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Women and leadership

Women and leadership

Presenting the contemporary issue

Unconsciously when we read, we recognize words as pictures, scientists came to the conclusion that words are not encoded in the brain by their meaning, but rather simpler characteristics such as sound and shape (Sutherland, 2015). What about more simplex words are our stereotypes allowing us only to imagine a word in one way. By reading the title, we all have a different image of a leader and a woman leader. The IAT Gender-Career test which was established in 1995 by Greenwald, shows exactly how our stereotypes work in the real world, paring women with supporting roles, and men with leading, proving the fact that societies are formed around stereotypes. We unwelcome men who develop what we consider feminine characteristics, such as being sensitive or weak and resist women with masculine qualities such as being ambitious and domineering (Eagly & Carli, 2007). Broadbridge and Simpson (2011), argued about the fact that we tend to believe that contemporary issues such as gender inequalities have been solved, emphasizing on the belief that gender disadvantages, is a personal choice. Despite the fact that women have been fighting through the years for what we consider absolutely normal in our days, like the right to vote and work, the struggle of our generation to eliminate, the global phenomenon of the gender gap in leadership, is more real than ever (Northouse, 2016). Numerous managers in today’s labor market, unfortunately, tend to adapt to traditional business ethics, ignoring the contemporary issues, and the important positive impact of a feminine presentation in leading positions. Women and leadership are not a forbidden combination, but indeed is a hard one to achieve.

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The truth behind ‘promoting inequality’ in today’s labour market.

In 2008, Dr. Micheline Skeffington applied for a promotion to a senior lectureship at the NUI Galway, from the thirty professors that were shortlisted for an interview, sixteen men and only one woman were promoted, Dr. Skeffington was unsuccessful for the fourth time in a row. After appealing to the ‘Equality tribunal’, in 2014 the tribunal ruled that she had been discriminated based on the gender, ordering the university to review its policies (O’Brien, 2018). Similar case appeared in the United States, where Dr. Katrina Miranda, filed a gender discrimination lawsuit against the Arizona board of regents, claiming that the women in the faculty, are denied adequate salaries and promotions (Trager, 2018). When cases like these are becoming public, we can see actions taking place in order for the companies to leave from the spotlight. However, the important question is not what happens in one case, but if managers really try to improve their policies to change and move beyond ‘tokenism’.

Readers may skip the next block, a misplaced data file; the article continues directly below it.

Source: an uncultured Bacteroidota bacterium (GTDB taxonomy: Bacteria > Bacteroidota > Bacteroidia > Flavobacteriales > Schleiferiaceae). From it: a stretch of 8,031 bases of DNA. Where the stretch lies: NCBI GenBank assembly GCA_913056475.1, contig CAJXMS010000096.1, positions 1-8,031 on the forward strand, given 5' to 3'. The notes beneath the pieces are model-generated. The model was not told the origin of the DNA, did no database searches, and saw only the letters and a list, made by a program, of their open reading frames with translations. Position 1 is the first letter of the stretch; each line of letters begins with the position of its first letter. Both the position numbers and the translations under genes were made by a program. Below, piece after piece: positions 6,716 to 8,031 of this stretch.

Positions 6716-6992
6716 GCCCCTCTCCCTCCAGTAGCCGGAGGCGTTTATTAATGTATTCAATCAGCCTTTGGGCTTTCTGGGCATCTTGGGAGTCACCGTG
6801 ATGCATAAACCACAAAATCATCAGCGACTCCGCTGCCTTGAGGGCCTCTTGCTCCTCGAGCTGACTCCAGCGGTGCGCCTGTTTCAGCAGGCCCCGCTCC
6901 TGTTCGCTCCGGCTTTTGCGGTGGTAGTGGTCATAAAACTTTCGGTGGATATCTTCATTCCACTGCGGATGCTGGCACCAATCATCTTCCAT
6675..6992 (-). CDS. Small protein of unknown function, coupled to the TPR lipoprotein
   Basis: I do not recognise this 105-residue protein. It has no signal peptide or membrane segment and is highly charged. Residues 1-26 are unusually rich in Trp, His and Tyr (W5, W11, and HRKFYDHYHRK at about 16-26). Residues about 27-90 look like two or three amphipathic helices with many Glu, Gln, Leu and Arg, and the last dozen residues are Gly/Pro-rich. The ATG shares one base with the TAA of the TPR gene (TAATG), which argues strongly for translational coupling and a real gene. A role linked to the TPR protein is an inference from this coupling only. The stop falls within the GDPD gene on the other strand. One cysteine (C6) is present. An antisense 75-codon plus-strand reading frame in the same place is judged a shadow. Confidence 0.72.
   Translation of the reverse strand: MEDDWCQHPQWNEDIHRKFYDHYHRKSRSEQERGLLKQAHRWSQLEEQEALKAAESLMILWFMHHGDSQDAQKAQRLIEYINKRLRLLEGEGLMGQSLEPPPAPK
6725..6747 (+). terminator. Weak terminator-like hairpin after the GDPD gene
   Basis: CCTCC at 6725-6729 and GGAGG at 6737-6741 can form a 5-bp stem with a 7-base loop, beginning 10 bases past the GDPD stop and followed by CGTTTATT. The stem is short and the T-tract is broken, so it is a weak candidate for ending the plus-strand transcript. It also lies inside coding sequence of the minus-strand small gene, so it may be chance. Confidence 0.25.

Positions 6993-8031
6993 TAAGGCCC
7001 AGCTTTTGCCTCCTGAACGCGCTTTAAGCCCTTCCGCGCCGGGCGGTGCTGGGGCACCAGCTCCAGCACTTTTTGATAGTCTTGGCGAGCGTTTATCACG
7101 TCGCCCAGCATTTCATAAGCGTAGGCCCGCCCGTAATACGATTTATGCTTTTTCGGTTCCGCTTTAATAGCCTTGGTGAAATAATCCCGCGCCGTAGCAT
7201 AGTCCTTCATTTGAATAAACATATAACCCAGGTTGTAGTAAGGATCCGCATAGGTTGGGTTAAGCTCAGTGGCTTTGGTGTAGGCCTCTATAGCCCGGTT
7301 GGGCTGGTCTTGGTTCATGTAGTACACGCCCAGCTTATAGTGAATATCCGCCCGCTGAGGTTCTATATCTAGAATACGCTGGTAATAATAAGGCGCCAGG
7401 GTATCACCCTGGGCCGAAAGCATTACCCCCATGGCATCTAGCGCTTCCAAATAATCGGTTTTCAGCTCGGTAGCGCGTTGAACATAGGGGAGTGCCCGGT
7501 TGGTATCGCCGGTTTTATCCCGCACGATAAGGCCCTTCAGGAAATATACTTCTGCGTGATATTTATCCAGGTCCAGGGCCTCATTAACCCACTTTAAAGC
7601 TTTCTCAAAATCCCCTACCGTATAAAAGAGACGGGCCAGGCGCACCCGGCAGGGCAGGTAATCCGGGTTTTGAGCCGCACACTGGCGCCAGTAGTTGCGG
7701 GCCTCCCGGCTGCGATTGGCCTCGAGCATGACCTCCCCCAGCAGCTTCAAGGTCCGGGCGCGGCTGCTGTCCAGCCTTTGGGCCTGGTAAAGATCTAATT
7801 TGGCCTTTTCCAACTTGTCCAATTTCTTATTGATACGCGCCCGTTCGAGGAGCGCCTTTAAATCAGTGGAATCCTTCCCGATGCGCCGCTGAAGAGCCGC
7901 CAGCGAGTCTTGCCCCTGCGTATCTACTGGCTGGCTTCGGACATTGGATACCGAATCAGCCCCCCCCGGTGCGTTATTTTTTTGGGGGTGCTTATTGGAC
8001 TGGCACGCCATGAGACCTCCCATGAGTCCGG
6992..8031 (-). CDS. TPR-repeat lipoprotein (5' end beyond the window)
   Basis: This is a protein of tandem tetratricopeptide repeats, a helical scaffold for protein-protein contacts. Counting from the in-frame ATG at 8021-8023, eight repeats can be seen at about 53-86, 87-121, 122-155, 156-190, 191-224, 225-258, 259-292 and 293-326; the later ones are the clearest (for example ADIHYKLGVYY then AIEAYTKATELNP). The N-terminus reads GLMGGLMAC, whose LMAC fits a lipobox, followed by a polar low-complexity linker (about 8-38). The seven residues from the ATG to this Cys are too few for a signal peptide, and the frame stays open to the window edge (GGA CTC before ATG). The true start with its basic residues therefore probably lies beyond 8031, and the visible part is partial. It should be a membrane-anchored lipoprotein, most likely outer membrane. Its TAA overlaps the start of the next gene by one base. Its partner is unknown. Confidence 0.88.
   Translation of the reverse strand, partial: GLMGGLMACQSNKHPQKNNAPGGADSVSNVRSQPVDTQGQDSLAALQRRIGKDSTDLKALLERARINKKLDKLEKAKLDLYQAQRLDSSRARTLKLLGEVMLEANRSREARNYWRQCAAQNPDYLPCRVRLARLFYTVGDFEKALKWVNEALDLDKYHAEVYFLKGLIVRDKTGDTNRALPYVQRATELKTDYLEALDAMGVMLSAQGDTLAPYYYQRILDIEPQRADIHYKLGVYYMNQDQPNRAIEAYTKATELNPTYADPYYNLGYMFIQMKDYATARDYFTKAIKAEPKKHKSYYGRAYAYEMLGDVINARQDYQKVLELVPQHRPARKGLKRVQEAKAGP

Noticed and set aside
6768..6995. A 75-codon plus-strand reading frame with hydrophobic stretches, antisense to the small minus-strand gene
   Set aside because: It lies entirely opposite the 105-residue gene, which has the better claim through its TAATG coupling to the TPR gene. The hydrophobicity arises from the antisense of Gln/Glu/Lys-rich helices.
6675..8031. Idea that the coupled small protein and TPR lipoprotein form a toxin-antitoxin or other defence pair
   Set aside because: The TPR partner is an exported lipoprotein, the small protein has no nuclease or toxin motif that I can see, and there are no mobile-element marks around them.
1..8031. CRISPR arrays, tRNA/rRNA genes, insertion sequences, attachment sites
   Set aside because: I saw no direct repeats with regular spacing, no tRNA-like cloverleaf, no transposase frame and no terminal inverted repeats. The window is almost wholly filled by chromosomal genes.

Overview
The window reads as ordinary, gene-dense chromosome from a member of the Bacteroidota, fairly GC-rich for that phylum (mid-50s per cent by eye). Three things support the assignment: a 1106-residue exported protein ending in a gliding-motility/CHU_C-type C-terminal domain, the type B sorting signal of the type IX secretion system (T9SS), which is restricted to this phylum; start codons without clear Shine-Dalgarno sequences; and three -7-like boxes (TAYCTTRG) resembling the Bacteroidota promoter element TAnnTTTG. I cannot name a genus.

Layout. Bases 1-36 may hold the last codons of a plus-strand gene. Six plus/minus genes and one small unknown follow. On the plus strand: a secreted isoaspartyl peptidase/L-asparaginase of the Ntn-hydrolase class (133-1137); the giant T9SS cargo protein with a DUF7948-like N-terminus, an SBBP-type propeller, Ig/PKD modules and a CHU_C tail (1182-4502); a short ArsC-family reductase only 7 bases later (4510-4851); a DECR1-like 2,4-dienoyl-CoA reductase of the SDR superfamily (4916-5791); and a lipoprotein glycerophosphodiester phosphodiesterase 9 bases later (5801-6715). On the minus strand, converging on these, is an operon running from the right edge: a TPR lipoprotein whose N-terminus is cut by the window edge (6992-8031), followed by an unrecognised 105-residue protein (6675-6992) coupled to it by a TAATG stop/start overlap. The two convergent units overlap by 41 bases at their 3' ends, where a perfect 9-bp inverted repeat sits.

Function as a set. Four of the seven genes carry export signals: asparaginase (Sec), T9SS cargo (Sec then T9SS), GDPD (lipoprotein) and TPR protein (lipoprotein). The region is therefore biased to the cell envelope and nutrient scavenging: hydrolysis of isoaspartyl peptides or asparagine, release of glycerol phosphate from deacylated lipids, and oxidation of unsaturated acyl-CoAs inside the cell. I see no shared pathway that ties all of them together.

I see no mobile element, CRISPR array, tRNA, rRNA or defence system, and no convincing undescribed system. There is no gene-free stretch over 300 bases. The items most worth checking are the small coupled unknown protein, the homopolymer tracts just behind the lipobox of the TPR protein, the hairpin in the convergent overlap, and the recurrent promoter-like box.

Northouse (2016), gave some explanations for why women are still less promoted than men in the workplace. The first one is the low human capital investment for women in education, training and work experience, which leads to the absence of qualified women to fill leading roles, or in other words, the “pipeline problem”. In addition to having fewer responsibilities for the same job as men, women are less likely to receive encouragement and be included in the company’s networks (Morrison & Von Glinow, 1990). Another factor is the “double-burden syndrome”, the absence of men in the household, the unequal separation of responsibilities outside the workplace (Northouse”,2016), which leads in many cases to women choosing not to create a family and only concentrate on their careers. Even the interviewing process is based on double standards, no man is ever asked if he is planning to have kids, or get married, compared to especially young women, when these kinds of questions – even though these are considered illegal questions when are only made towards one group of individuals- are typical during an interview (Betterteam, n.d).

Maslow’s theory of needs represents the exact problem when it comes to the motivation of women. There is always one part missing from the pyramid, the level of social needs. Inequality in the workplace means, lack of respect by others, and lower self-esteem (Maslow”,1943). It becomes harder for women to achieve their goals or dreams and the consequences are going two ways. One is towards the level of ‘Safety needs’, feeling loved and belonging. When women take work problems into the family, disturbing relations and crossing the thin lines of balance, creating the feeling that they are ‘never good enough’. Second, is the self-actualization level which in many cases is hard to be reached.